Another Fifteen (alphabetically)

2008albums11Ben Rector, Songs That Duke Wrote: Rector seems like he’s getting big, so I can truly say I loved him with this album before he was popular.

 

2008albums12Blitzen Trapper, Furr: Blitzen Trapper were an enigma to me in 2008, mixing genres from track to track on a captivating album.

 

2008albums13Downhere, Ending Is Beginning: This Canadian four-piece took the best elements from CCM (Christian contemporary music, for the majority that didn’t grow up on the genre) to tackle the tension between doubt and conviction on album after album, and Ending Is Beginning may be their best.

 

2008albums14Erykah Badu, New Amerykah, Pt. 1 (4th World War): I listened to this in 2008 and didn’t enjoy it much, but with new ears, it sounds like the present and the future meeting, and I’m about it now.

 

2008albums15Girl Talk, Feed the Animals: Absolutely ridiculous mash-up album, and I love every second of it.

 

2008albums16The Hold Steady, Stay Positive: Less epic than 2006’s Boys and Girls in America, but it has plenty of hooks and riffs to please your inner hoodrat.

 

2008albums17Jamey Johnson, That Lonesome Song: Before Chris Stapleton, there was Jamey Johnson, except without the CMAs or Justin Timberlake and with a knack for story songs, especially on That Lonesome Song, which sounds more and more timeless as time goes on.

 

2008albums18Jimmy Needham, Not Without Love: Needham was still finding his voice at this point, and he leaned more into extra production on this album than on his 2006 debut, Speak, but the level of the songwriting from front to back is still astounding.

 

2008albums19John Mellencamp, Life Death Love and Freedom: The “Jack and Diane” guy still sounds good after all these years, mastering the truth-telling of folk music the same way he mastered hooks in his ’80s heyday.

 

2008albums20Jon Foreman, Fall, Winter, Spring, Summer: Fronting Switchfoot for a decade could make one cynical, but this collection of EPs reveals a man who knows what’s important in life and only needs spare production to tell us about it.

 

2008albums21Josh Garrels, Jacaranda: Not sure what I was expecting when I went back to listen to Jacaranda, having only listened to everything since his 2011 breakout, Love & War & the Sea In Between, but I definitely wasn’t expecting a sound so fully formed and confident, or an album even more beautiful than his breakout.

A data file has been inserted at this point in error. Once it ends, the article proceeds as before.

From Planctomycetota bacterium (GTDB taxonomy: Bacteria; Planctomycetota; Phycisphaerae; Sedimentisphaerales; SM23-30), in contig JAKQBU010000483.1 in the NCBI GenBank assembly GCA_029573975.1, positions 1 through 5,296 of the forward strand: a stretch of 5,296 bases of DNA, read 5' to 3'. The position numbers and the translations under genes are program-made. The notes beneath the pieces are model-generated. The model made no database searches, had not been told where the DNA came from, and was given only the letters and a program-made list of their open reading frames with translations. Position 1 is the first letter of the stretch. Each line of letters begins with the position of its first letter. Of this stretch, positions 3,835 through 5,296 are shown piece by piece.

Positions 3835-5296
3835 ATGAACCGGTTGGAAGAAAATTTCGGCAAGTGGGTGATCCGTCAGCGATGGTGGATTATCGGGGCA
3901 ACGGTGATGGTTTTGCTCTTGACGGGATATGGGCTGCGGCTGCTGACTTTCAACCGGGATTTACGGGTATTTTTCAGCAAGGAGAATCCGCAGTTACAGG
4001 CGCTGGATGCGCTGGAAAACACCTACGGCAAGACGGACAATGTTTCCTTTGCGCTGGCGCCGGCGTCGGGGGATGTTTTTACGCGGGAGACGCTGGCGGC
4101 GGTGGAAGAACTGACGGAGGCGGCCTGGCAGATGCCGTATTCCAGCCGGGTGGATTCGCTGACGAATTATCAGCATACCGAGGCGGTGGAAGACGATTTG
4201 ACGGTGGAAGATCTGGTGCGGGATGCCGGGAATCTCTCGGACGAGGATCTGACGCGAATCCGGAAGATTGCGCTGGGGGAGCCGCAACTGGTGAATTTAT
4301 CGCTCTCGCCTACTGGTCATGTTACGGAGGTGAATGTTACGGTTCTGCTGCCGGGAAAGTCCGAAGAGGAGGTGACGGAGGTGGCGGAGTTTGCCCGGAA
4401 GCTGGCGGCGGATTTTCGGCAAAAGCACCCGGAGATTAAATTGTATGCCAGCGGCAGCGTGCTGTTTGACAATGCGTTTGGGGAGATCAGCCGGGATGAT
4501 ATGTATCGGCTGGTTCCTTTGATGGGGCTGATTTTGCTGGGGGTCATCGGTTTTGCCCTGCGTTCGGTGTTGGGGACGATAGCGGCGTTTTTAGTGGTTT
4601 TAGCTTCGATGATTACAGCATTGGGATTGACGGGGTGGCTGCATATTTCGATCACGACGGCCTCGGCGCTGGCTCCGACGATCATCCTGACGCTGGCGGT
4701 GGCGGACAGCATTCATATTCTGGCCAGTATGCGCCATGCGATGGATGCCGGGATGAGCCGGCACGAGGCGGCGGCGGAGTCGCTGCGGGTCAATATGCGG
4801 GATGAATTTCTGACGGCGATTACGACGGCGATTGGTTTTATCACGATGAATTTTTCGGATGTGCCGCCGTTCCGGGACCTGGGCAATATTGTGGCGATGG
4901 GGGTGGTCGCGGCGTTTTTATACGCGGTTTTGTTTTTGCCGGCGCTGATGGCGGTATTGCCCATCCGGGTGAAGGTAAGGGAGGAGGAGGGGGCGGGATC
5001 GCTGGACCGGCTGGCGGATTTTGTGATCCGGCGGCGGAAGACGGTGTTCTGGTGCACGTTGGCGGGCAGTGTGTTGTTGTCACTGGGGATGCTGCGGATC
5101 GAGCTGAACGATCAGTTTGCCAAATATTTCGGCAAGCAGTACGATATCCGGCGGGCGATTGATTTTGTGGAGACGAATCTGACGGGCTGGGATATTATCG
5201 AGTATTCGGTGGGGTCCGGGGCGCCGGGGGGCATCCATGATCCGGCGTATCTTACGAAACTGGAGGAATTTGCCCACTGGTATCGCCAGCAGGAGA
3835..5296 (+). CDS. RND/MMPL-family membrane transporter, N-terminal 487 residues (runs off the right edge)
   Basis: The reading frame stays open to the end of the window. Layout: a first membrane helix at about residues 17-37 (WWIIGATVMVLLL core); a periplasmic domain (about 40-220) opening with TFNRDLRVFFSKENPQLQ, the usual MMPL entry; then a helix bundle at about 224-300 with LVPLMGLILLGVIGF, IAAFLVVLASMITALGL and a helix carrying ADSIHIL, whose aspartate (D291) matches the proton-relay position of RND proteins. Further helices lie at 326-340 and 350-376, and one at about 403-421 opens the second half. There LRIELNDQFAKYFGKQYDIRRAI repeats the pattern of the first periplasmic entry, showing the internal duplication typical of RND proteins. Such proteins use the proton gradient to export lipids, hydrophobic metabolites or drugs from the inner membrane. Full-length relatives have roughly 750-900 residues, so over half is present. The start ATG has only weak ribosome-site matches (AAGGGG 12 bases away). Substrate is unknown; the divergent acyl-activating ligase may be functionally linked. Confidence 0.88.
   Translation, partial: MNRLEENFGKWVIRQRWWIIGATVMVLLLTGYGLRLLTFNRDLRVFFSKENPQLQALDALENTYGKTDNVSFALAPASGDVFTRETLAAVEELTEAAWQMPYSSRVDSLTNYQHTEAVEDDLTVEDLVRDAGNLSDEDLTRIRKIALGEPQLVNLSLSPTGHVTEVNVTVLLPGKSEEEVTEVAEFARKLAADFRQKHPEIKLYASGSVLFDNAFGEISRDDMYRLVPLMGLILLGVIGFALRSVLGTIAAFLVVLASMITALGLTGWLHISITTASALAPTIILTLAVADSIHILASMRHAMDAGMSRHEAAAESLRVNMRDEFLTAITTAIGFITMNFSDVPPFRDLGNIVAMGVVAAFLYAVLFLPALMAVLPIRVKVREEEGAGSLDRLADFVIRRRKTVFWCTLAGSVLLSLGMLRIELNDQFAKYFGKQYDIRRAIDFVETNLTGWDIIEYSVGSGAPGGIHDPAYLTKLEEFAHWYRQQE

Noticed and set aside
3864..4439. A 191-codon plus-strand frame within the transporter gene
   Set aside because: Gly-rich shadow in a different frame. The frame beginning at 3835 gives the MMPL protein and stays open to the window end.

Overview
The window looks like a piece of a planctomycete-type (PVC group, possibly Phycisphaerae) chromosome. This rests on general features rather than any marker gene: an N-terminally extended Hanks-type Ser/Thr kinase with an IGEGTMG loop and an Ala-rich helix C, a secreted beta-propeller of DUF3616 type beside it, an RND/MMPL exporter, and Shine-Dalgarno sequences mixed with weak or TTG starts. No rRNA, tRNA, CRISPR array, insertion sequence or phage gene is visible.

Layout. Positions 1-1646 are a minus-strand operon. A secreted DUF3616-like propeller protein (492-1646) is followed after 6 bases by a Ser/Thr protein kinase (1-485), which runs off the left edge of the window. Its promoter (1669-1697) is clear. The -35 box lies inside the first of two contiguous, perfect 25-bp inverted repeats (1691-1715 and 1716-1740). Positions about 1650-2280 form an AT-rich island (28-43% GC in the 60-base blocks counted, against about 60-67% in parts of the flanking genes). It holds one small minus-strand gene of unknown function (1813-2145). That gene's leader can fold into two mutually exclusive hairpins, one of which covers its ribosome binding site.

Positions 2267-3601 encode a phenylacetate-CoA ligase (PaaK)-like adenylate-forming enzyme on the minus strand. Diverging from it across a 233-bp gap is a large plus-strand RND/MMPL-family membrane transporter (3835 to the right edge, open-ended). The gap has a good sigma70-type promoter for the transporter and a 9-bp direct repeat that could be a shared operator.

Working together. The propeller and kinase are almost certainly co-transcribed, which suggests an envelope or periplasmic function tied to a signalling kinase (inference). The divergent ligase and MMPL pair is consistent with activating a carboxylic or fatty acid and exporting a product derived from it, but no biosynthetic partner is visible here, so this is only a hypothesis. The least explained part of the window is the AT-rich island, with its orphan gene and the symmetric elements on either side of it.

2008albums22M83, Saturdays = YouthThis is what I wish every My Bloody Valentine album sounded like, with a firm grasp on hooks without sacrificing any of the dream-pop atmosphere.

 

2008albums23MGMT, Oracular Spectacular: Technically, this album came out in 2007, but its singles give it its entire weight, and those didn’t explode till 2008, so I’m putting it here, sue me.

 

2008albums24The Michael Gungor Band, Ancient Skies: Before Gungor was Gungor, they relied more heavily on worship songs, but they’re some of the best-written worship songs you’ll hear.

 

2008albums25Raphael Saadiq, The Way I See It: Famous for being the lead singer in Tony! Toni! Toné! and for being a prolific R&B producer (D’Angelo, TLC, Mary J. Blige), The Way I See It was the album where he made us sit up and pay attention to his skill as a solo act.

Future Top Tens

2010

Titus Andronicus, The Monitor
Arcade Fire, The Suburbs
Kanye West, My Beautiful Dark Twisted Fantasy
The Black Keys, Brothers
Andrew Peterson, Counting Stars
Gungor, Beautiful Things
Surfer Blood, Astro Coast
Jamey Johnson, The Guitar Song
The National, High Violet
The Tallest Man on Earth, The Wild Hunt

2011

Gungor, Ghosts upon the Earth
Adele, 21
Over the Rhine, The Long Surrender
Bon Iver, Bon Iver
The War on Drugs, Slave Ambient
Fleet Foxes, Helplessness Blues
Drake, Take Care
Raphael Saadiq, Stone Rollin’
Beyoncé, 4
Matt Papa, This Changes Everything

2012

Andrew Peterson, Light for the Lost Boy
Lecrae, Gravity
Frank Ocean, channel ORANGE
Japandroids, Celebration Rock
David Crowder*Band, Give Us Rest or (A Requiem Mass in C [The Happiest of All Keys])
Bruce Springsteen, Wrecking Ball
Fiona Apple, The Idler Wheel Is Wiser than the Driver of the Screw and Whipping Cords Will Serve You More than Ropes Will Ever Do
The Olive Tree, Our Desert Ways
Benjamin Dunn & the Animal Orchestra, Fable
Kendrick Lamar, good kid, m.A.A.d. city

2013

Jason Isbell, Southeastern
Beyoncé, Beyoncé
Laura Marling, Once I Was an Eagle
Patty Griffin, American Kid
Sandra McCracken, Desire Like Dynamite
Justin Timberlake, The 20/20 Experience
Beautiful Eulogy, Instruments of Mercy
Kanye West, Yeezus
KaiL Baxley, Heatstroke / The Wind and the War

2014

John Mark McMillan, Borderland
Sharon Van Etten, Are We There
The War on Drugs, Lost in the Dream
Strand of Oaks, HEAL
Taylor Swift, 1989
Liz Vice, There’s a Light
Jackie Hill Perry, The Art of Joy
First Aid Kit, Stay Gold
Miranda Lambert, Platinum
Propaganda, Crimson Cord

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Retro Bummys: Best Songs of 2008

Retro Bummys: Best Songs of 2008

2008 was a strange year for music in retrospect. There was no defining aesthetic, no consensus style represented in a majority of what was popular. We were introduced to Adele, Vampire Weekend, and Bon Iver, but their albums and songs look very different in hindsight. Coldplay and Beyoncé were artists at the height of their popularity to that point, but they were also artists in transition.